Call for papers that relevant for people working on resource extraction and political ecology.
CFP: Special Issue of JPE on Political Ecologies of Time and Temporality in Resource Extraction
We are soliciting proposals for papers to be included in a 2019 Special Section in the on “Political Ecologies of Time and Temporality in Resource Extraction.” The issue will advance scholarship on the political ecology of natural resources and critical resource studies by engaging with emerging theorizations of temporality. We seek papers that show how the temporalities of natural resources are contested in contemporary politics, mobilize diverse political projects, and shape responses to multiple environmental crises.
We invite papers that are empirically rich and theoretically engaged, and that add to existing themes in the Special Section, advancing understanding of political ecological approaches to temporalities of resource extraction. For example, papers in the collection highlight the political importance of nostalgia and future imaginaries around resources in both perpetuating anti-environmental right-wing populism and advancing popular resistance to colonialism and dispossession. Papers also demonstrate the importance of temporality in capital accumulation and environmental mitigation. We particularly welcome papers based on research outside the U.S. and/or in the Global South, and/or using comparative methods. However, we will also consider papers focused on U.S. and Global North contexts. We are open to diverse methodologies and theoretical approaches, and take a broad understanding of resources and extraction.
Political ecology research on extraction has engaged questions of socio-political conflicts (Walter & Urkidi 2017), the material effects of extraction on landscapes, regions, and biophysical properties of Earth (Perreault, 2013; Bebbington, 2012; Jenkins, 2016), the centrality of oil to capitalism (Huber, 2013), and environmental justice activism (Urkidi & Walter, 2011; Velicu & Kaika 2017; Bustos et al., 2017; Kojola, 2018). More broadly, these discussions intersect with environmental and energy justice (Franklin & Osborne, 2017), resource sovereignty (Partridge, 2017), and processes of dispossession (Rousselin, 2018). Building on these bodies of work, papers in this issue should use political ecology approaches to theorize the multiple timescales involved in resource-making, and how temporal frames are mobilized in remembering, experiencing, or planning for resource extraction (Weszkalnys 2014, 2015; Ferry & Limbert, 2008). This theorization will add to growing attention about divergent timescales and temporalities in political and social interactions with the geophysical and biophysical world (Duvall 2011; Arnall & Kothari, 2015; Li, 2017).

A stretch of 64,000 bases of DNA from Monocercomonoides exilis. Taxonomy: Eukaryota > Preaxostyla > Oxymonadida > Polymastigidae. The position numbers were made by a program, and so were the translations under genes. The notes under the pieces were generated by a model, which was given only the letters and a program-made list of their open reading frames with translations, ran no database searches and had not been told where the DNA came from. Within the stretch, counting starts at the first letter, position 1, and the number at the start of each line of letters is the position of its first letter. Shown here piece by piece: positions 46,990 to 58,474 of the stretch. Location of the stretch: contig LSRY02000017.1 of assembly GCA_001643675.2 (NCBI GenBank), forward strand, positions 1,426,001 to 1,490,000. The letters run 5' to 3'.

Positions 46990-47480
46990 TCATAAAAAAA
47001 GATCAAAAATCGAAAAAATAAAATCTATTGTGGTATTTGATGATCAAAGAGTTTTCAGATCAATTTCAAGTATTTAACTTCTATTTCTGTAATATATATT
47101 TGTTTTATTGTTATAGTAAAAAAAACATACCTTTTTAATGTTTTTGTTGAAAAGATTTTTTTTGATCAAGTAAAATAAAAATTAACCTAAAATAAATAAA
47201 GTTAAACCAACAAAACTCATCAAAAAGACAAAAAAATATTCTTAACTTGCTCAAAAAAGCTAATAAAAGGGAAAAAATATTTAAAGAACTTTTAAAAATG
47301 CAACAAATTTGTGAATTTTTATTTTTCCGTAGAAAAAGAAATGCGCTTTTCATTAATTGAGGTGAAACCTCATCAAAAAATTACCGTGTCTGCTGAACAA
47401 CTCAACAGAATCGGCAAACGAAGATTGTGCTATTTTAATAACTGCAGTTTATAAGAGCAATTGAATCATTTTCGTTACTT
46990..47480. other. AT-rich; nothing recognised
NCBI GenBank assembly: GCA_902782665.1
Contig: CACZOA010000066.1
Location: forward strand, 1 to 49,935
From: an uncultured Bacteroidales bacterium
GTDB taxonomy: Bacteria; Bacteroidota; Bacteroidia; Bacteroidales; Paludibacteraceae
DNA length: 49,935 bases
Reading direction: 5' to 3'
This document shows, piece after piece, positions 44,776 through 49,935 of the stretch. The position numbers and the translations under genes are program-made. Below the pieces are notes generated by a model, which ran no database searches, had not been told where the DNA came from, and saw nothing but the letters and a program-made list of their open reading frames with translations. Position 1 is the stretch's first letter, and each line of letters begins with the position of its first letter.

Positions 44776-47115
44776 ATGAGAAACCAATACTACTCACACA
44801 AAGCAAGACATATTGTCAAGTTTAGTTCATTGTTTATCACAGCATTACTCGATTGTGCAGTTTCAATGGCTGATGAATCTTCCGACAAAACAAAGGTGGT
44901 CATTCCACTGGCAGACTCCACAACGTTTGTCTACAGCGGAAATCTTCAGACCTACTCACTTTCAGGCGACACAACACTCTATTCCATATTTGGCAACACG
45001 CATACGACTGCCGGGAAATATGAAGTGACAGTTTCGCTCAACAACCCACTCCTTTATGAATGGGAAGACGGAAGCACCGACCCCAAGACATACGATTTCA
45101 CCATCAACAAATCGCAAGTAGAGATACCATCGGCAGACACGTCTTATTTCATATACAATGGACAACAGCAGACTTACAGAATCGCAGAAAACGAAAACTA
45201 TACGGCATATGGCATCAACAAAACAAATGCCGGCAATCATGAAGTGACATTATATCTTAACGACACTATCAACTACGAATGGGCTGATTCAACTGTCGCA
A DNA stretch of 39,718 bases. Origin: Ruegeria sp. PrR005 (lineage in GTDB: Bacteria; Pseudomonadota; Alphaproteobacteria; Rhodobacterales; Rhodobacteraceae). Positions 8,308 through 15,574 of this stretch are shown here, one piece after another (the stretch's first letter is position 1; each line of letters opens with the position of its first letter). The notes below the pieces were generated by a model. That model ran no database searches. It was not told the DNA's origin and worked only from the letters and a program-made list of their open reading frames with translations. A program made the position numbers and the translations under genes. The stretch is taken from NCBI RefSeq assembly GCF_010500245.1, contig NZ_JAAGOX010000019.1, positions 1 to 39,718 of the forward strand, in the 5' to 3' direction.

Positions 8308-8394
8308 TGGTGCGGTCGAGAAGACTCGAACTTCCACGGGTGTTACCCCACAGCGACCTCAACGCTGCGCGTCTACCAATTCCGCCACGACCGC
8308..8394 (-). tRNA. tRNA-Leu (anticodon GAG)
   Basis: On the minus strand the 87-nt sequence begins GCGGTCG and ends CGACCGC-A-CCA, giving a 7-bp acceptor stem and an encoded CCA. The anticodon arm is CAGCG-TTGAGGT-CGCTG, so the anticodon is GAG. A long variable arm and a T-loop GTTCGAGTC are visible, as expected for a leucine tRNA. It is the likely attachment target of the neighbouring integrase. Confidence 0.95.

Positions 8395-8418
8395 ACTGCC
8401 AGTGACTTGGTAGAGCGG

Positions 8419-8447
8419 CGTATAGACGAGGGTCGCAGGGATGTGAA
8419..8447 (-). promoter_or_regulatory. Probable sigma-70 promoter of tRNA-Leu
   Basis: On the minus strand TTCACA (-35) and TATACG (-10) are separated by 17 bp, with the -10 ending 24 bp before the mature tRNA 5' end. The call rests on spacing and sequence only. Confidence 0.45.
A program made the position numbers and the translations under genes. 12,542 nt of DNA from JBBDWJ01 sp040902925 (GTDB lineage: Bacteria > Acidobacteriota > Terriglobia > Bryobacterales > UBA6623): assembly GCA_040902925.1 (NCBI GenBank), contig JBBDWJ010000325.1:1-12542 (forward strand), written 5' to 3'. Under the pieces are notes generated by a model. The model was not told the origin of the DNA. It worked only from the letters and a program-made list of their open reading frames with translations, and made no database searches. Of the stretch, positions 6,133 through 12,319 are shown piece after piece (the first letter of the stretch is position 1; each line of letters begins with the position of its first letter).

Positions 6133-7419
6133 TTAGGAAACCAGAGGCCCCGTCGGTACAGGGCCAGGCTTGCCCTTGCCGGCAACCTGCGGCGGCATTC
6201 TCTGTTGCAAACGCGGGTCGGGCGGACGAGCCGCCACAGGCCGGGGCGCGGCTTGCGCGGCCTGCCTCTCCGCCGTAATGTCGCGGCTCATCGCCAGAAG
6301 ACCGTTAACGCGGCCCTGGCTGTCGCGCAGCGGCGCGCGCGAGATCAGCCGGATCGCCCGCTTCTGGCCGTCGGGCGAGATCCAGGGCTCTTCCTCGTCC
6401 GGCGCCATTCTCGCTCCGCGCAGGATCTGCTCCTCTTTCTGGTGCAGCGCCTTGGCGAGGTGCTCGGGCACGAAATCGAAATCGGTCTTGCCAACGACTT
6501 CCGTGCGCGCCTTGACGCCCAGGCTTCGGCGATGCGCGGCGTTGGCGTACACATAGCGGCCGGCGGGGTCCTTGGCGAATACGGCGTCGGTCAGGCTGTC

Interested author(s) should submit an abstract for the proposed paper (300 words) by November 20, 2018 to the special issue co-editors, Ashley Fent and Erik Kojola. We will notify authors about our acceptance of the proposed articles by the end of November. Full manuscripts of 8,000-12,000 words (including references) are due to the co-editors by January 31, 2019 who will suggest initial revisions, prior to March 31, 2019 deadline for submission to JPE and double-blind peer-review. However, author(s) may propose alternative timelines which the co-editors will consider.
Ashley Fent, PhD, email@example.com
Postdoctoral Fellow, Earth Science and Geography Department, Vassar College
Erik Kojola, PhD, firstname.lastname@example.org
Visiting Assistant Professor, Environmental Studies Department, Davidson College